In part 1 of my analysis, I offered a brief summary of the Delhi High Court’s judgment imposing strict conditions on the sale of the biosimilar version of Roche’s breast cancer drug, Trastuzumab, by Biocon and Mylan. Before I delve into the findings of the single judge, I should point out that, as one of the commenters to my previous article noted, the decision has been stayed by a Division Bench and the matter is listed to be next heard on 10.05.2016.
Scope of the court’s review power and legal relevance of the Biosimilar Guidelines:
After holding that the suit was maintainable in the High Court, the Court delved into the issue of ascertaining the legal force of the Biosimilar Guidelines, 2012 (“the Guidelines”) and the scope of its powers to intervene in case of a failure to comply with the Guidelines. 3 observations of the Court are relevant for this purpose.
First, citing prior case law in favour of its view, the Court held that it was a well settled principle that even if the Guidelines did not have the same character as a statutory instrument, they could not be regarded as being of a non-binding character so long as they merely supplemented, as opposed to supplanting, the provisions of the Drugs and Cosmetics Act (“the Act”) and the Drugs and Cosmetics Rules (“the Rules”).
Second, the Court held that the Guidelines put in place a robust regulatory pathway for the marketing of biosimilar drugs by prescribing the need for clinical trials, quality comparability studies, putting forth other clinical data for the grant of approvals, etc. Since the Guidelines came into force on 15.09.2012, they were fully applicable to the approval granted to Biocon and Mylan.
Finally, judicial intervention would be permissible, the Court held, in case the procedure followed for the grant of the approval was fundamentally at odds with the prescribed procedure or if the modus operandi of granting the approval was completely contrary to the public purpose underpinning the Guidelines.
Legal tenability of the approval:
As the Court noted in para 171, the determination of this issue turned on two main questions:
A. Was the approval granted in a manner consistent with the Act and Rules?
B. Was it mandatory for the defendants to conduct the first two phases of clinical trials and could they have short-circuited the process by merging the tests in one phase into a subsequent phase?
Insofar as compliance with the Rules is concerned, the Court had to decide whether it was permissible for the Drugs Controller General of India (“DCGI”) to treat the defendants’ approval application, which was filed for the approval of a new drug, as an application for the manufacture/importation of a drug already approved in India.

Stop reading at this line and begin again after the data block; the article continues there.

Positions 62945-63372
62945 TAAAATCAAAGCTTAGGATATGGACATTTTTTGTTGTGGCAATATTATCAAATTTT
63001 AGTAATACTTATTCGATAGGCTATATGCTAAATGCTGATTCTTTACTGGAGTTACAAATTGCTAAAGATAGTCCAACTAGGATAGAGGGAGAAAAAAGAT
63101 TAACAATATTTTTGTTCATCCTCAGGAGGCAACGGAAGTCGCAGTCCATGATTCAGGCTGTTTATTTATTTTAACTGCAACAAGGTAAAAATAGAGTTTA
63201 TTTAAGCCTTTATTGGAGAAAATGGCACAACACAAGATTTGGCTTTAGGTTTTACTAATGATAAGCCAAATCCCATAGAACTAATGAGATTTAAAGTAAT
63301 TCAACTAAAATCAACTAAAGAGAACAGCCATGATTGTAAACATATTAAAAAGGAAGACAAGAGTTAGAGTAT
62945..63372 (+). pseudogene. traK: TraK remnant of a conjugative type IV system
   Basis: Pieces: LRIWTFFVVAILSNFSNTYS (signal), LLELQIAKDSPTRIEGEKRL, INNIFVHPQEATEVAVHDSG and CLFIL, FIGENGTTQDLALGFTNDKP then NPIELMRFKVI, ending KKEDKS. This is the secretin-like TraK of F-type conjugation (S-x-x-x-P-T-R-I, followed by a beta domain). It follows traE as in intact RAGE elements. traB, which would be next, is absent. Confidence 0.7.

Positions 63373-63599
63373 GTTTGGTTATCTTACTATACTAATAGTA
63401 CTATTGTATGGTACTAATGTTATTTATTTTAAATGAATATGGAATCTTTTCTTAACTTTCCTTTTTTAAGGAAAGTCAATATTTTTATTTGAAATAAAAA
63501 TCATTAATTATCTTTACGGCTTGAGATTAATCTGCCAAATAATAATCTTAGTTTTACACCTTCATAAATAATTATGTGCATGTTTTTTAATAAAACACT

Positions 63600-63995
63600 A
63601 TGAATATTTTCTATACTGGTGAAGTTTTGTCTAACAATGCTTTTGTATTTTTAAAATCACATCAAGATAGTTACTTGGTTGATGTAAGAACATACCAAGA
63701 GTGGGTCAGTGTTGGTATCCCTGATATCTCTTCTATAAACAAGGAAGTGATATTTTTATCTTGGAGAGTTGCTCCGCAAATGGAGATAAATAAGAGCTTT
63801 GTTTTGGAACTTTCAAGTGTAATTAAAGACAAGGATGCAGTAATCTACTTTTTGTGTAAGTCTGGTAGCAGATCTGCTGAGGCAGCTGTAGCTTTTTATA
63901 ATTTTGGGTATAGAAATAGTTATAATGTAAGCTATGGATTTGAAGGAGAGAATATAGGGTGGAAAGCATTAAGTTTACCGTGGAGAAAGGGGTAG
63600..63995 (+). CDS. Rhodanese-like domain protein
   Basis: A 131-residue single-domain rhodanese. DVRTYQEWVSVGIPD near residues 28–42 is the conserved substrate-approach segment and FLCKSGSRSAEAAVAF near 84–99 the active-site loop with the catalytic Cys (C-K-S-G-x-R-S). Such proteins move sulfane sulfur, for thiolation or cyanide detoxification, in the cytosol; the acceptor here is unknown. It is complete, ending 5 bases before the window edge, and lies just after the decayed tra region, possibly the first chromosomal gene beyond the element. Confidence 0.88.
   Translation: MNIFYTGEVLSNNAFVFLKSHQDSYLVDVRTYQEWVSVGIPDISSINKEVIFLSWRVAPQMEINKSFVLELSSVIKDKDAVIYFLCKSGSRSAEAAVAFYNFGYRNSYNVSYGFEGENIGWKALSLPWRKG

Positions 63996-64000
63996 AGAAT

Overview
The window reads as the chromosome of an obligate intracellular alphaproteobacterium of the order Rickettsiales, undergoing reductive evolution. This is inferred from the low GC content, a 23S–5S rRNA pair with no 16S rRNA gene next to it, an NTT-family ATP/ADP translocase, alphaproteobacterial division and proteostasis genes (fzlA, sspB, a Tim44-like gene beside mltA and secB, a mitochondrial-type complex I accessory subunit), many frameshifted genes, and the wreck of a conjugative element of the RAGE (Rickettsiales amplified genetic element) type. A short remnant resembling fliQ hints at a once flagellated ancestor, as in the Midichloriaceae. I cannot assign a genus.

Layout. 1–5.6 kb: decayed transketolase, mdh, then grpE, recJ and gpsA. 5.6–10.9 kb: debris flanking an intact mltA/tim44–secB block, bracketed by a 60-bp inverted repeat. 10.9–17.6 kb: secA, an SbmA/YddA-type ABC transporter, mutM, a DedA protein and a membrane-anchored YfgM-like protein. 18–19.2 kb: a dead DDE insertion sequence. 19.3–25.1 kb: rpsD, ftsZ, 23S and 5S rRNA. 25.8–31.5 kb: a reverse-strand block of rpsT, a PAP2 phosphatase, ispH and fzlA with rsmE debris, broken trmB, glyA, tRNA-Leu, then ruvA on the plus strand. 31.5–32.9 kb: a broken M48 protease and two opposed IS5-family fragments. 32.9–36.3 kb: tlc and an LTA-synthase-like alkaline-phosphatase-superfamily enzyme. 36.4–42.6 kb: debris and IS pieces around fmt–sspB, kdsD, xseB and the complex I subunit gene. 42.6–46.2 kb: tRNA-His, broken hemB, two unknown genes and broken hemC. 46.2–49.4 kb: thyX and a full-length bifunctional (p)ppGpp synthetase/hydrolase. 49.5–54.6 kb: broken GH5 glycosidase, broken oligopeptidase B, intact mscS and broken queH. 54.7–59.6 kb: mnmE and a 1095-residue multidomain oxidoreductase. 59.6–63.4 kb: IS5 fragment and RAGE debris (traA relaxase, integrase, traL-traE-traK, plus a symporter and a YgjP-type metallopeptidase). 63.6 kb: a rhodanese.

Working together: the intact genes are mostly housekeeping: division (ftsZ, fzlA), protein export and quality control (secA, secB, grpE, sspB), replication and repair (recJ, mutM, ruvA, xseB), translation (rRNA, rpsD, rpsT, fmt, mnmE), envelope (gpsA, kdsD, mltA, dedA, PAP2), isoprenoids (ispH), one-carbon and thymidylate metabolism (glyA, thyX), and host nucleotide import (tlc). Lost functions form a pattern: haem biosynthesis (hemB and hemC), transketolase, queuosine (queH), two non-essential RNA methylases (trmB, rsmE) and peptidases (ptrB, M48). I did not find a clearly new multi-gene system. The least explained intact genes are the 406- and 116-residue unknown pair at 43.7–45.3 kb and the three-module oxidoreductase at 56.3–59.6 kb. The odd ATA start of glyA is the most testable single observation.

Holding that it was not open to the DCGI to follow the summary procedure for the approval of marketing/importation of drugs already approved in India, the Court held that there was nothing on record to suggest that the defendants’ biosimilar drug had been approved in India prior to the application dated 15.10.2013.
The Court’s conclusion was further fortified by the fact that, if the DCGI had intended to follow the summary procedure, it would never have asked the defendants as to why they had not conducted the first two phases of clinical trials as the same was not required in the summary procedure. Further, Biocon also stated in its application that it sought approval for the “permission to market a new drug” and not for the “subsequent approval to manufacture an already approved drug.”
As regards question 2, the Court held that paragraph 1(1)(iv)(a) of Schedule Y to the Rules makes it unequivocally clear that all phases of clinical trials have to be conducted in cases like the one under contemplation, so it was impermissible for the DCGI to grant an approval to the defendants even though they did not conduct the first two phases of clinical trials. Stating that combining various phases of clinical trials would “render redundant the underlying logic of sequential testing”, the Court held that no abbreviated pathway could have been sanctioned without recording reasons for the same in writing.
Use of plaintiffs’ INN: